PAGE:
On the Demand Side and the Supply Side: The Stimulus Debate

The flaming debate on how to steer the economy forward and avoid America’s “Japanification” has been dominated by two seemingly irreconcilable camps:

On one hand we’ve got the demand-side guys, who claim that Japan’s “lost decade” of the 1990s was the result of a spineless government policy reaction to the post-bubble reality… ergo the US can avoid becoming Japan by keep on stimulating itself with fiscal and monetary measures until private demand recovers.

On the other hand, we’ve got a bunch of supply-siders, who attribute Japan’s quagmire to the drop in Japan’s total factor productivity (TFP) 1/—a shock in the face of which demand-side policies are impotent.

The two schools of thought are irreconcilable only insofar as they are driven by the blind ideology of those expressing them; in economic terms, they are not.

Here, I’ll start form Japan and notably with the observation that TFP growth did in fact decline during the 1990s. (See here and here).

Now, while a TFP analysis may be useful in providing the breakdown of output growth into the contributions from labor, capital and TFP (ex post facto); it is not very useful in explaining why TFP may have fallen at any given period, let alone in forecasting how TFP might move in the future. The “why” has to rest on a comprehensive structural analysis of the Japanese economy over the past three decades, which is certainly beside the scope of this piece.

The key point here is that the observed drop in Japan’s TFP during the 1990s does not have to be exogenous (to policy). Indeed, plausible explanations as to why, allow for both the supply- and demand-side frameworks to have been at work simultaneously.

One such explanation has to do with the weak state of the financial sector after the bubble burst, and the concomitant misallocation of credit to inefficient, loss-making industries The link from bank weakness to credit misallocation goes like this: Troubled bank rolls over loan to troubled firm to avoid the pain of realizing losses on that loan. Troubled/inefficient firm remains alive for too long. TFP drops. (see here).

Japan’s story can also vindicate supply-siders, however. As highlighted in a recent speech by the Bank of England’s Adam Posen (a vocal demand-side guy), Japan’s TFP growth during 2002-08 actually exceeded that of major advanced economies (the US included). Posen presents this as evidence that Japan’s potential growth was not permanently damaged by the chronic recession.

Interestingly, part of the explanation he offers has to do with (supply-side) “structural reforms undertaken over the course of the 1990s. These included, energy market deregulation, some better utilization of women in the workforce, new entrants in retail due to the rise of Chinese and Asian production and telecoms deregulation [..], as well as financial market liberalization”.

Posen adds that “[w]hat was necessary [my emphasis] was the clean-up and recapitalization of the banking system, the further loosening of monetary policy […] and the avoidance of any further premature fiscal tightening”.

Why “necessary”? One can find the answer in that same speech: Protracted periods of recession, unemployment and financial sector weakness can lead to a destruction of an economy’s production potential. Those who stay out of work for a long time lose their skills, at the cost of lower future productivity; banks that remain weak for too long impede the allocation of resources to productive firms, per the storyline above.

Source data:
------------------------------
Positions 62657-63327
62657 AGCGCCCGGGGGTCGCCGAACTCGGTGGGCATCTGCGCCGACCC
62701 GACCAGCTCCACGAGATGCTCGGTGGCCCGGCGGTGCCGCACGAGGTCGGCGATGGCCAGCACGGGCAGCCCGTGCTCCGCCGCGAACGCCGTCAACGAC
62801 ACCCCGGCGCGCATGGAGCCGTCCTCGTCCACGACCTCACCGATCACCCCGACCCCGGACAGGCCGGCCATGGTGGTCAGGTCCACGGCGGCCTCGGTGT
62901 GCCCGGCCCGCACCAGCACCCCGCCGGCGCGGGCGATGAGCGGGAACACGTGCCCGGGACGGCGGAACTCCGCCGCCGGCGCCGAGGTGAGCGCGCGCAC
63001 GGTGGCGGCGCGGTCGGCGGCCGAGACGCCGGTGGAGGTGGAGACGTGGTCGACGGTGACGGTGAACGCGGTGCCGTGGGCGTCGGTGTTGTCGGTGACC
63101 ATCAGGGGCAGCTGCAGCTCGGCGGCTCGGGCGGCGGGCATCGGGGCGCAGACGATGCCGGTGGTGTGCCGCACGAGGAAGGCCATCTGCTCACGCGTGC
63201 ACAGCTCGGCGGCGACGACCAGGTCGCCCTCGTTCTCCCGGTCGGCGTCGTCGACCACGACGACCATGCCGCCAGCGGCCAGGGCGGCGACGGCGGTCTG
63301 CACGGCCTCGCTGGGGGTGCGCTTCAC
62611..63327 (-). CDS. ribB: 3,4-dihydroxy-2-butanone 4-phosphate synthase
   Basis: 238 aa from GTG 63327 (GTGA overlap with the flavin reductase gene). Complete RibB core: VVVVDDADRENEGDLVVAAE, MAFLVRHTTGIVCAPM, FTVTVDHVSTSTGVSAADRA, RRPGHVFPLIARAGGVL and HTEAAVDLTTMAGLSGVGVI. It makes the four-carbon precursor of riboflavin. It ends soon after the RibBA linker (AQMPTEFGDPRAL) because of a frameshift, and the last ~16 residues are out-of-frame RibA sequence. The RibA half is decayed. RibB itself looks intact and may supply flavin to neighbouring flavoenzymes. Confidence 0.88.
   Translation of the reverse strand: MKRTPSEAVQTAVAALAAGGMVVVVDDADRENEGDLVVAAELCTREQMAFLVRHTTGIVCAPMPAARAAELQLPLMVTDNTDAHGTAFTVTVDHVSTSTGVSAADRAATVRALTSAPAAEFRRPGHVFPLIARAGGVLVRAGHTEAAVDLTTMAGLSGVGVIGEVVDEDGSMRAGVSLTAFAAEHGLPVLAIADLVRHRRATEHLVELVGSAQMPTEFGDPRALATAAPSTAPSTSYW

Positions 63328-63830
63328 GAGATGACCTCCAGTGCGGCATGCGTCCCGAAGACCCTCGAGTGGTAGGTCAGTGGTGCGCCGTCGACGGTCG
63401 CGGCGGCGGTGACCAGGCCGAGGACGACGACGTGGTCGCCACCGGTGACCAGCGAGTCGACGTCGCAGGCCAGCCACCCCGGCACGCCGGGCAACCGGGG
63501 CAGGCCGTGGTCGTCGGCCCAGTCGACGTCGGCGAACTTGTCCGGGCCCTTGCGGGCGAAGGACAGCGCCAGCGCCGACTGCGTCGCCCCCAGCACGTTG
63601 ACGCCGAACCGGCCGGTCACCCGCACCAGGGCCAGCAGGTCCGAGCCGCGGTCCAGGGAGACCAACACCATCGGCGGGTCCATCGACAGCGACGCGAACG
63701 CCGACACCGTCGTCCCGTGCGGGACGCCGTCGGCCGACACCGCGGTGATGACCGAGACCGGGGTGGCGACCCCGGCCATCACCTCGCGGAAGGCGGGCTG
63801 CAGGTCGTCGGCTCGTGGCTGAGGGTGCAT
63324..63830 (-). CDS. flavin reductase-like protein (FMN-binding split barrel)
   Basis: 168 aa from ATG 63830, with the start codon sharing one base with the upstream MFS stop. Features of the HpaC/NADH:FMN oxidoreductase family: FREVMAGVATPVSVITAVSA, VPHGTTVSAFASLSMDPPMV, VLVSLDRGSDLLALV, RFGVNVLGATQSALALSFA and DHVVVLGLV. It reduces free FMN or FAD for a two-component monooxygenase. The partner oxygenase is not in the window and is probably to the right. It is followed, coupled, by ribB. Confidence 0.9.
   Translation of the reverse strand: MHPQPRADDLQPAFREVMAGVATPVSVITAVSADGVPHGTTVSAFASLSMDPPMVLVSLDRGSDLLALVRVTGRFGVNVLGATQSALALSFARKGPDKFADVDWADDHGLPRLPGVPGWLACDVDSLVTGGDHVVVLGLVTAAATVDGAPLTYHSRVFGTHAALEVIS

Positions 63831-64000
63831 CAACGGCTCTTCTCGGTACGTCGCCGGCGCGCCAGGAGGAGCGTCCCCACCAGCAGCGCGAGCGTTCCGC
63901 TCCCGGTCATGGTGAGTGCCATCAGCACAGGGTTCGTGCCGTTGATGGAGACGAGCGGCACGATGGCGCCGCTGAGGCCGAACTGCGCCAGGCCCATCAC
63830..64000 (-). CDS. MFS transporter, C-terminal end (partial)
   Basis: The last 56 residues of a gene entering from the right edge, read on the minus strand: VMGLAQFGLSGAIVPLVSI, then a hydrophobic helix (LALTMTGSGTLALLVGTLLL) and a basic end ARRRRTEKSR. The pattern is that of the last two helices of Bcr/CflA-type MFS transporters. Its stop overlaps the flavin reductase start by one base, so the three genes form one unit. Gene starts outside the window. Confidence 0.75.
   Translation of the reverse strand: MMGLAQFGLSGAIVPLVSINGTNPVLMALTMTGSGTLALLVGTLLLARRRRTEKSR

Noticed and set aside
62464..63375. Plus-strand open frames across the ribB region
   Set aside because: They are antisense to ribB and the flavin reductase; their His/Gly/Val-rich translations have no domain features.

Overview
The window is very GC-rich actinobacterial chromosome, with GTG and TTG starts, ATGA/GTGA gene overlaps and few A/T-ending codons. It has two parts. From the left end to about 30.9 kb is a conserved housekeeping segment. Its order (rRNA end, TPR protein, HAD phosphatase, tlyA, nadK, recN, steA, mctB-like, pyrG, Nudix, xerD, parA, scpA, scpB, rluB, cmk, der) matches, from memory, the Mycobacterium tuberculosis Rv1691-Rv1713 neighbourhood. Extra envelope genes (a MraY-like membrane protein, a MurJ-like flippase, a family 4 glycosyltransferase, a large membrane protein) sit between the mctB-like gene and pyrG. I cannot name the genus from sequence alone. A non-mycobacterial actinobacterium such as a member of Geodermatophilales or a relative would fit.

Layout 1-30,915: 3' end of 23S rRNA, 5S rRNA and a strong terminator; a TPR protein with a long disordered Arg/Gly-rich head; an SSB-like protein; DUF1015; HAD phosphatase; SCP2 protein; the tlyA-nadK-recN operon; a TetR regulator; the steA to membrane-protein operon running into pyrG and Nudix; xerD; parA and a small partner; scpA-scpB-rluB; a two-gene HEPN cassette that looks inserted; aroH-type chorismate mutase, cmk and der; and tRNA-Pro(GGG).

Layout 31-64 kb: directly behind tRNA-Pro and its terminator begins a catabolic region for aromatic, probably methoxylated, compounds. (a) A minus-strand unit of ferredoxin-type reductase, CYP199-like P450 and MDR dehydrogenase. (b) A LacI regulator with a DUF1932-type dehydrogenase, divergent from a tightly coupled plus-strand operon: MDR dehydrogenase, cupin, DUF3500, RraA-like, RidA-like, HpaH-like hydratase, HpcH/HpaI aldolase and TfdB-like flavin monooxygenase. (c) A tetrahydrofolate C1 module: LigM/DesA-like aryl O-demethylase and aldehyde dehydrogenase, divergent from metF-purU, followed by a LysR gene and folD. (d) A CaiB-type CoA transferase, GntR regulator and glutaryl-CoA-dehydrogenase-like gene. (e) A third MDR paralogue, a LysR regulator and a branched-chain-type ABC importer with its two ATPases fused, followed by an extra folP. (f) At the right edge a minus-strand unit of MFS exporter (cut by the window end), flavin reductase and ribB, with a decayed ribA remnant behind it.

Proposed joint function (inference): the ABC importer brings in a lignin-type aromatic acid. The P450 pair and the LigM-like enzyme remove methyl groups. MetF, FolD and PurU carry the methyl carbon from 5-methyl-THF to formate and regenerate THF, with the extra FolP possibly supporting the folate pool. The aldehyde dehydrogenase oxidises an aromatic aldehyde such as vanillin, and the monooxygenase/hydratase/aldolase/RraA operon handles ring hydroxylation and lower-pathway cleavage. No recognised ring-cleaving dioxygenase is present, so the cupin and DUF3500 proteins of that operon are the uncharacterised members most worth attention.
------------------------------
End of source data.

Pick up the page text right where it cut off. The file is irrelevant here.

As Posen states, “this is why a number of central bankers, myself included, have argued for very strong immediate response to negative shocks, so as to forestall this process insofar as possible”. In other words, fiscal and monetary stimulus policies should be geared towards preserving and expanding the economy’s production potential, while the private sector remains on the defibrillator. This is particularly relevant for the US today, where (per the latest Bureau of Labor Statistics report) the TFP of the private nonfarm business sector grew by just 0.1% in 2008—the slowest rate since 1995.

So what measures fit the bill? On the fiscal side, tax breaks for companies that retain their workers during a recession (as in Germany) or programs to build up the skills of the long-term unemployed (whereby private firms would receive government support for training unemployed workers) would be more effective for safeguarding the economy’s productive potential than the mere extension of unemployment benefits.

Similarly, programs such as the first-time homebuyer credit (not to mention the multibillion dollar transfers to Fannie and Freddie) were a complete waste of taxpayer money: They provided a boon to people (with jobs) who could afford to buy a house; and they artificially supported house prices (at least temporarily) at a time when the average American household is still enjoying a substantial positive equity in its home. Instead, fiscal policy should have focused on measures to relieve those households with negative equity in a permanent way and stop the vicious circle of foreclosures-price declines-more negative equity-more foreclosures and so on.

On the monetary side, I am planning to write a more comprehensive piece but my theoretical framework is one I already laid out here. As a “preview”, the Fed wasted the sense of urgency prevailing back in March 2009 by going after the wrong type of assets (MBS) in its asset-purchase program.